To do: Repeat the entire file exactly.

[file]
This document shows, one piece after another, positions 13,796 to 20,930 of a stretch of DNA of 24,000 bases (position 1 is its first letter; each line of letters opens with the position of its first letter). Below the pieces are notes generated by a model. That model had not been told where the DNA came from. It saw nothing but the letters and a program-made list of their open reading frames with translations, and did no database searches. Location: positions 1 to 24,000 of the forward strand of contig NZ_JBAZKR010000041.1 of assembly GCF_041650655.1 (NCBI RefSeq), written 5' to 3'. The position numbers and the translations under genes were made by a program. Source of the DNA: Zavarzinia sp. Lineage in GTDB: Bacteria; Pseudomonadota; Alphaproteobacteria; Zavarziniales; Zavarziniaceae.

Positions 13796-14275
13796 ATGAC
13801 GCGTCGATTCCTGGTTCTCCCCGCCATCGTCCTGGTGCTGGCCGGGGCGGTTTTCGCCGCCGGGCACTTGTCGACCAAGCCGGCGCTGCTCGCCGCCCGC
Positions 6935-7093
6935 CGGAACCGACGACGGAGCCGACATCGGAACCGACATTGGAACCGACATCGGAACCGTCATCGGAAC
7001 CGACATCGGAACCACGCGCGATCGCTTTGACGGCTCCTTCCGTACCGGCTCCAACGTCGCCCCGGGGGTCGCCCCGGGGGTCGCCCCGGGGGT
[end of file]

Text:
This document shows, one piece after another, positions 13,796 to 20,930 of a stretch of DNA of 24,000 bases (position 1 is its first letter; each line of letters opens with the position of its first letter). Below the pieces are notes generated by a model. That model had not been told where the DNA came from. It saw nothing but the letters and a program-made list of their open reading frames with translations, and did no database searches. Location: positions 1 to 24,000 of the forward strand of contig NZ_JBAZKR010000041.1 of assembly GCF_041650655.1 (NCBI RefSeq), written 5' to 3'. The position numbers and the translations under genes were made by a program. Source of the DNA: Zavarzinia sp. Lineage in GTDB: Bacteria; Pseudomonadota; Alphaproteobacteria; Zavarziniales; Zavarziniaceae.

Positions 13796-14275
13796 ATGAC
13801 GCGTCGATTCCTGGTTCTCCCCGCCATCGTCCTGGTGCTGGCCGGGGCGGTTTTCGCCGCCGGGCACTTGTCGACCAAGCCGGCGCTGCTCGCCGCCCGC
Positions 6935-7093
6935 CGGAACCGACGACGGAGCCGACATCGGAACCGACATTGGAACCGACATCGGAACCGTCATCGGAAC
7001 CGACATCGGAACCACGCGCGATCGCTTTGACGGCTCCTTCCGTACCGGCTCCAACGTCGCCCCGGGGGTCGCCCCGGGGGTCGCCCCGGGGGT